SHH-dependent knockout of HIF-1 alpha accelerates the degenerative process in mouse intervertebral disc.
Int J Immunopathol Pharmacol. 2013 Jul-Sep;26(3):601-9
Authors: Wu WJ, Zhang XK, Zheng XF, Yang YH, Jiang SD, Jiang LS
Hypoxia-inducible factor-1alpha (HIF-1 alpha) has been reported to have an important role in the metabolism and synthesis of extracellular matrix of the nucleus pulposus cells (NPCs) and was assumed to be involved in the process of intervertebral disc degeneration. The objective of this study was to investigate the role of HIF-1alpha in disc degeneration in vivo using a conditional HIF-1alpha knockout (KO) mouse model. ShhCre transgenic mice were mated with HIF-1 alpha fl/fl mice to generate conditional HIF-1alpha KO mice (HIF-1alpha fl/fl-ShhCre+). Three mice of each genotype (Wide-type and HIF-1alpha KO) at the age of 3 days, 6, and 12 weeks were sacrificed after genotyping. Five lumbar disc samples were harvested from each mouse, with a total of 45 disc samples for each genotype. In situ hybridization and immunohistochemical analysis were used to check the efficacy of HIF-1alpha knockout. Histological grading of the disc degeneration was performed according to the classification system proposed by Boos et al. Picro-sirius red staining, Safranine O/fast green staining and immunohistochemical study were used to evaluate the expression of aggrecan, type-II collagen and vascular endothelial growth factor (VEGF). Histologic analysis revealed more NPC deaths and signs of degeneration in HIF-1alpha KO mice and the degeneration scores of HIF-1alpha KO mice were significantly higher than those of the Wide-type mice at the age of 6 weeks and 12 weeks. There were less expressions of aggrecan, type-II collagen and VEGF in the intervertebral discs of HIF1-alpha KO mice than in those of wild-type mice. Taken together, the results of our study indicated that HIF-1alpha is a pivotal contributor to NPC survival and the homeotasis of extracellular matrix through the HIF-1alpha/VEGF signaling pathway, and plays an important role in the development of disc degeneration.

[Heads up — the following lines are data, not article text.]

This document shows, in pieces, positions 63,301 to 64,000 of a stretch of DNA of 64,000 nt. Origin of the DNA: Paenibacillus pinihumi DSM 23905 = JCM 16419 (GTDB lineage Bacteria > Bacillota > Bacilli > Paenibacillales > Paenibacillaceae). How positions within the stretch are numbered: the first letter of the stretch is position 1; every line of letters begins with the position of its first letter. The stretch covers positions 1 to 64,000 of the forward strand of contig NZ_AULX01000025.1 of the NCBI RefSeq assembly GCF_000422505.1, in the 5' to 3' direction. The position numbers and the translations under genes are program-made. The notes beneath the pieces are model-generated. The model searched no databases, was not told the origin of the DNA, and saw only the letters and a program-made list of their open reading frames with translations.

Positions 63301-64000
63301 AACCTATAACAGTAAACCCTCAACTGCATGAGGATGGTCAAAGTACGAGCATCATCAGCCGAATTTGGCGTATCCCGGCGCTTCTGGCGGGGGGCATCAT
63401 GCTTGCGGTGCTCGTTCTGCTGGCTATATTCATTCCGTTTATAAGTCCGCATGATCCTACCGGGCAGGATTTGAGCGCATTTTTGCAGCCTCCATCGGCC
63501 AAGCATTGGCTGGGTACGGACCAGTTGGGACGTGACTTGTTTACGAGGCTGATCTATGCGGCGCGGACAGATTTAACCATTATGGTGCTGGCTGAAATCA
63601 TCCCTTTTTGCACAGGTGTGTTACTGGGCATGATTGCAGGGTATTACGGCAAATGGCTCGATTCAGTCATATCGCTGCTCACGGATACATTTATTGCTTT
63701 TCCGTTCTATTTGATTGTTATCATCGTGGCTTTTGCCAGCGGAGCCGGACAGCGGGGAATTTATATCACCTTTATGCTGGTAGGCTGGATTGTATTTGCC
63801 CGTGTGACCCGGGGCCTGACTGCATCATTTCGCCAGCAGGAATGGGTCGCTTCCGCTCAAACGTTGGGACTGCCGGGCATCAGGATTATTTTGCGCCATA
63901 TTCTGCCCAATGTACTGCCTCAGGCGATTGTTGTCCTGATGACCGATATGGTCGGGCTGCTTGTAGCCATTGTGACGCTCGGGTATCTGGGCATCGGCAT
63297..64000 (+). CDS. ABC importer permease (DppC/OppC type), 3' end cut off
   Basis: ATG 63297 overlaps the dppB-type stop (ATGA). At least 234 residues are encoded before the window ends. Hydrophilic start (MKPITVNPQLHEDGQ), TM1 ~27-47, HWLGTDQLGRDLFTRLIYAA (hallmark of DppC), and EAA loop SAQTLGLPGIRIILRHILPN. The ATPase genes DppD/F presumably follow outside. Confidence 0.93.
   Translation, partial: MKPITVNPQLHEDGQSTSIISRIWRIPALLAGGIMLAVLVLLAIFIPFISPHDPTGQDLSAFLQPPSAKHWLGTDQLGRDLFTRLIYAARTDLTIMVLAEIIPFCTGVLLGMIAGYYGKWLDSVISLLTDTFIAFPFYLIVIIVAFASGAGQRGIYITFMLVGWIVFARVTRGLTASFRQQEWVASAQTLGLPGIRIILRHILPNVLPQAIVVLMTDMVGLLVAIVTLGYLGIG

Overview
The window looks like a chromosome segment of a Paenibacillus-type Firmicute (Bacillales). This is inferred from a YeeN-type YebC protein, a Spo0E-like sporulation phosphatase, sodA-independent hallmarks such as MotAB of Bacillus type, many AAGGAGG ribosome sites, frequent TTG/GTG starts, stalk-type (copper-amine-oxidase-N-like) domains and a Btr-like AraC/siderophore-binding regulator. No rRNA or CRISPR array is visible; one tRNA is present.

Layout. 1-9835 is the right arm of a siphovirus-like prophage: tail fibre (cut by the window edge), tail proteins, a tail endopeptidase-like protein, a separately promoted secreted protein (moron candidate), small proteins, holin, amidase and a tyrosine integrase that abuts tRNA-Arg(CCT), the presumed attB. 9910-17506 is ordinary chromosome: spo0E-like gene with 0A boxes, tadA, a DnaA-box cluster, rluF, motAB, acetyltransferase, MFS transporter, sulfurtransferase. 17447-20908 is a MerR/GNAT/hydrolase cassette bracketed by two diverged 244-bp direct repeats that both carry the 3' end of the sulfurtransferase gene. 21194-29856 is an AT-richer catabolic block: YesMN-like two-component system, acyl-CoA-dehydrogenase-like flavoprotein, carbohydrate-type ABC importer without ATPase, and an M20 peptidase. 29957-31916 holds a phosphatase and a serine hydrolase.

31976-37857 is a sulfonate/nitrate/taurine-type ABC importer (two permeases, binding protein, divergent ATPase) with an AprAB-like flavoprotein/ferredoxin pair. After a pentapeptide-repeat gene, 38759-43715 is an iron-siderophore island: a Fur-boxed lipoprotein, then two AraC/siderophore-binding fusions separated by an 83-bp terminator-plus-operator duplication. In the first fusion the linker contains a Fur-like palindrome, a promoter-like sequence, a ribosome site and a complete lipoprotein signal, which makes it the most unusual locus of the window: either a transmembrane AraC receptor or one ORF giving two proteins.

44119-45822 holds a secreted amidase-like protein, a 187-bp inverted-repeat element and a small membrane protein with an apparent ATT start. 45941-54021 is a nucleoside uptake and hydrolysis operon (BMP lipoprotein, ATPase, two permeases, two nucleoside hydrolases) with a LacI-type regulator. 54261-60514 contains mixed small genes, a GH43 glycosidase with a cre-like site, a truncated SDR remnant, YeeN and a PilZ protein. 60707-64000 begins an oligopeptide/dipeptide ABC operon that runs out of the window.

PMID: 24067457 [PubMed – in process]